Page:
Hey there gemstone enthusiasts! Ever wondered if those shiny beads you’ve got are the real deal or just fancy imitations?
One of the biggest questions we get asked, is how can you tell if a bead is real or fake?
Well, fear not! We're diving into the world of gemstone authenticity to help you separate the gems from the fakes. Here are some rock-solid tips to ensure you're getting the real deal every time:
Know Your Stuff: Before you start inspecting those beads, it pays to have a little background knowledge. Each gemstone has its unique characteristics, from color and luster to hardness and transparency. Familiarize yourself with these traits to better identify the real McCoy. Check out the stones' geology, what are their overall traits and colors.
The Scratch Test: No, we're not talking about damaging your precious beads! But did you know that you can use a scratch test to identify some gemstones? For instance, real quartz won't easily scratch, whereas glass or plastic imitations will.
Weight Matters: Genuine gemstone beads tend to be heavier than their synthetic counterparts. If your beads feel surprisingly lightweight, it might be a sign that they're not the real deal.
Temperature Sensitivity: Gemstones are known for their thermal conductivity. Try holding the beads in your hand for a while and notice if they warm up. Genuine gemstones should quickly take on your body temperature, while synthetic ones might feel already warm and will adapt quickly to their surrounding temperatures.
Check for Flaws: Imperfections can be a good thing when it comes to spotting genuine gemstones. Natural stones often have inclusions or slight irregularities, whereas synthetic ones tend to be more flawless. Like amethyst will show some cracks or different inclusions. Only when you get into high quality like A Grade precious stones do you see more clarity.
Color Consistency: Natural gemstones usually have slight color variations throughout the beads. If you notice uniform coloration across all the beads in your strand, it could be a sign that they're not the real McCoy.
The Water Test: This one's a classic. Simply drop your bead into a glass of water. Genuine gemstones will sink due to their density, while imitations might float or behave differently. Jet for instance as this is a coal, it is very light and may not sink.
Seek Certification: When in doubt, seek out certified gemstones. Reputable sellers often provide certificates of authenticity, detailing the gemstone's origin and quality.
Trust Your Instincts: Sometimes, your gut feeling can be your best guide. If something seems too good to be true, it probably is. Trust your instincts and opt for reputable sellers with a track record of authenticity.
A few beads that are sold under false names with claims of being natural are:
1. Malachite - if this has defined black veins and a bright green, that is typically a fake stone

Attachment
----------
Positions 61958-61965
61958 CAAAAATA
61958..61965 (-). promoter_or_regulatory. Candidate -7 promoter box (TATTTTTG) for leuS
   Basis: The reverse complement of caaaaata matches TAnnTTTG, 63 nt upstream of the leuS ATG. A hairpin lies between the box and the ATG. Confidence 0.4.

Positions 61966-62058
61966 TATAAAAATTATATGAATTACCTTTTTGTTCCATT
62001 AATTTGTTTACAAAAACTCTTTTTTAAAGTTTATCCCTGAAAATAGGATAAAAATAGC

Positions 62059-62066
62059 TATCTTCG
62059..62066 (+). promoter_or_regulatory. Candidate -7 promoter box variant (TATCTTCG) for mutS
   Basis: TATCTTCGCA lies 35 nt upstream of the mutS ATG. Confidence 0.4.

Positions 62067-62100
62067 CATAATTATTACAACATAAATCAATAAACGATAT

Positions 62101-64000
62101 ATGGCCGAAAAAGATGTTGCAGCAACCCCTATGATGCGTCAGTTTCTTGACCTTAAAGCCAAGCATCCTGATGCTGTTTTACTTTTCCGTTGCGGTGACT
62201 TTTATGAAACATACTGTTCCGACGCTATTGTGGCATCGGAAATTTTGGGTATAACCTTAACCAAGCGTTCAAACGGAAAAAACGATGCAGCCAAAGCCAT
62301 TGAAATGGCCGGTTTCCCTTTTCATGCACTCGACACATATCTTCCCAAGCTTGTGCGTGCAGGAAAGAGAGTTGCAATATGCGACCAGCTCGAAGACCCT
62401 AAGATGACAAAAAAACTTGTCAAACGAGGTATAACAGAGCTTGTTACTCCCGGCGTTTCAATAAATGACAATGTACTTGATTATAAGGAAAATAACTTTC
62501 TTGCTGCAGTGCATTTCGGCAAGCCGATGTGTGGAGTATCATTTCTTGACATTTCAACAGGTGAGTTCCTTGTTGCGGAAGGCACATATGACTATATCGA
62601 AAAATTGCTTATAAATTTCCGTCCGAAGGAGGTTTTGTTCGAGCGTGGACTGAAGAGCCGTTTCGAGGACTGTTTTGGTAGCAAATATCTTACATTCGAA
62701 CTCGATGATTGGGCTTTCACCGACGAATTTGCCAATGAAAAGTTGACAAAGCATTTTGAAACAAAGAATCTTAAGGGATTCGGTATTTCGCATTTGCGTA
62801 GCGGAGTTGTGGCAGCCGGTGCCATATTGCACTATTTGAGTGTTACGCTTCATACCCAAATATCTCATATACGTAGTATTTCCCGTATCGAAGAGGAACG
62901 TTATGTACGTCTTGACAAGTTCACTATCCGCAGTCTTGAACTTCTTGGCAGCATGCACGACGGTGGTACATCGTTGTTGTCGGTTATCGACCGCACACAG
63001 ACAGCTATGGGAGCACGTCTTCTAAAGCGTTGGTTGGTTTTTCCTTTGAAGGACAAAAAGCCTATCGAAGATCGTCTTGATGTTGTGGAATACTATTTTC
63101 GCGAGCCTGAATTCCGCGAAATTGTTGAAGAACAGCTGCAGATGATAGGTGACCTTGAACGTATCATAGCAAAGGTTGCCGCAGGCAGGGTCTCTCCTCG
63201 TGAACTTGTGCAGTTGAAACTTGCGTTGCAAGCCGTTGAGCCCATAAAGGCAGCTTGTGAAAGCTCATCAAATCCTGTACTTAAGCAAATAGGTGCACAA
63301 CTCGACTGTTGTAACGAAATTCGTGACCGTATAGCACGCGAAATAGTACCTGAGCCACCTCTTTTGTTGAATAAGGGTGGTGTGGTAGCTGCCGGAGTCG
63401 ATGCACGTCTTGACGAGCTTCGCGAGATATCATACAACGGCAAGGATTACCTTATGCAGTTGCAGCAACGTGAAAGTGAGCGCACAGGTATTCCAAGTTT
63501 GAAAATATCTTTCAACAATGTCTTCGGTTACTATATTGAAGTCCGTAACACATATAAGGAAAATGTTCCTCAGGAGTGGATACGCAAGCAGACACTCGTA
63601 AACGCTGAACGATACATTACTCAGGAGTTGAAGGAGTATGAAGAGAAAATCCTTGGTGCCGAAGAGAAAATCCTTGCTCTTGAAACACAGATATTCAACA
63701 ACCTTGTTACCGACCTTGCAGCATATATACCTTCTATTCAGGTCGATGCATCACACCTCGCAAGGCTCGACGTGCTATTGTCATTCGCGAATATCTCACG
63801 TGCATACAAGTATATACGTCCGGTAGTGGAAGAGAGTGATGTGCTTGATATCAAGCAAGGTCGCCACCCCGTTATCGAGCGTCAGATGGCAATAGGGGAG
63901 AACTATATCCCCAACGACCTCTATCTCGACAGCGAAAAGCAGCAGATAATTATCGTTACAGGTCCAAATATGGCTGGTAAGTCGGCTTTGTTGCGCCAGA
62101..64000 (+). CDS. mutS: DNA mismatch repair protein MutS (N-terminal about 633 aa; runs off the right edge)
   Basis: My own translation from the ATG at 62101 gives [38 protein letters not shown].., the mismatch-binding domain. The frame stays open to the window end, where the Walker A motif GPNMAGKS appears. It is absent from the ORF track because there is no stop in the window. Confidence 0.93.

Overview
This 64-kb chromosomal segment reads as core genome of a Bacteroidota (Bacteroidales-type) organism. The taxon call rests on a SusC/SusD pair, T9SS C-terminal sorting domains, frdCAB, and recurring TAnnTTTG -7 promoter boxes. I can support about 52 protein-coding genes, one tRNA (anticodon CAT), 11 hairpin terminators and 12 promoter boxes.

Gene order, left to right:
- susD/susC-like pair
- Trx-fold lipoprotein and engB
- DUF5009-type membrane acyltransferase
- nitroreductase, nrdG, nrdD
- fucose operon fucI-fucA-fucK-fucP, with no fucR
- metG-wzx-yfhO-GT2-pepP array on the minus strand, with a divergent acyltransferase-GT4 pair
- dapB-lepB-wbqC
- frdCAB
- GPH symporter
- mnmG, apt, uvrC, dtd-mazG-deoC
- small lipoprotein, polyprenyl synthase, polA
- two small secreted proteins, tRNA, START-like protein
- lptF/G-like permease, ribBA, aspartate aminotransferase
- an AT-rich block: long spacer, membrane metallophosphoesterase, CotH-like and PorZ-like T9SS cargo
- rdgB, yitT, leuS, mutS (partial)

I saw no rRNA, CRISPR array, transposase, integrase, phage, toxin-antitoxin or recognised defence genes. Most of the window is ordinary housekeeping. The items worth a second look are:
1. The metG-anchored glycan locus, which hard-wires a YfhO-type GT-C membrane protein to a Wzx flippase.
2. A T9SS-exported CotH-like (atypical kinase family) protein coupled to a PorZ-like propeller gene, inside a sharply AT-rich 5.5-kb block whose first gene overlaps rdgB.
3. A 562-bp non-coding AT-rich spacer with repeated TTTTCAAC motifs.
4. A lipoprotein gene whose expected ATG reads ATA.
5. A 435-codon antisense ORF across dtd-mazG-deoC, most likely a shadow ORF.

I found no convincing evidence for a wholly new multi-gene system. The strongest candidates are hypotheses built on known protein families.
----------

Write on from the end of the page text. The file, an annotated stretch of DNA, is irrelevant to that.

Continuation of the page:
2. Moonstone - holographic glass beads or aka mermaid glass is often sold as a moonstone or even a quartz.
3. Onyx - most onyx beads will be dyed or color enhanced, but some sources may try to electroplate glass beads and sell them as onyx, this one can be much harder to determine if its fake. Break a bead open and you wil know for sure!
Now, let's delve into the different types of gemstone beads you might encounter:
Natural Gemstone Beads: These are beads made from genuine gemstones that are mined from the earth. They retain their natural properties and often have unique imperfections that add to their beauty.
Our Amethyst and Rose Quartz Beads are examples of genuine natural gemstone beads.
Synthetic Gemstone Beads: These beads are created in laboratories to mimic the appearance of natural gemstones. While they may look similar, they lack the same geological characteristics and may have a more uniform appearance.
Stones like Opalite and Goldstone and Cherry Quartz are examples of man made stone, so they are more uniform in appearance but still have properties of natural stones.
Stabilized Gemstone Beads: Stabilized gemstones are natural stones that have been treated to improve their durability and color. This process involves injecting resins or other substances into the stone to fill fractures or pores, resulting in a more stable and vibrant bead.
Stabilized Turquoise is an example, it comes in a large variety of colors, some with abalone shell
Dyed Gemstone Beads: Dyed gemstones are natural stones that have been artificially colored to enhance or alter their appearance. While the dye may fade over time, dyed gemstone beads can offer a wide range of vibrant colors not found in natural stones.
Galaxy Tiger Eye is a very popular bead because the deep blues and purples, this is a dyed gemstone. All our stones are marked if they are color enhanced.
By understanding the differences between these types of gemstone beads and employing the tips mentioned earlier, you'll be well-equipped to identify genuine gemstones and make informed purchasing decisions. Happy beading.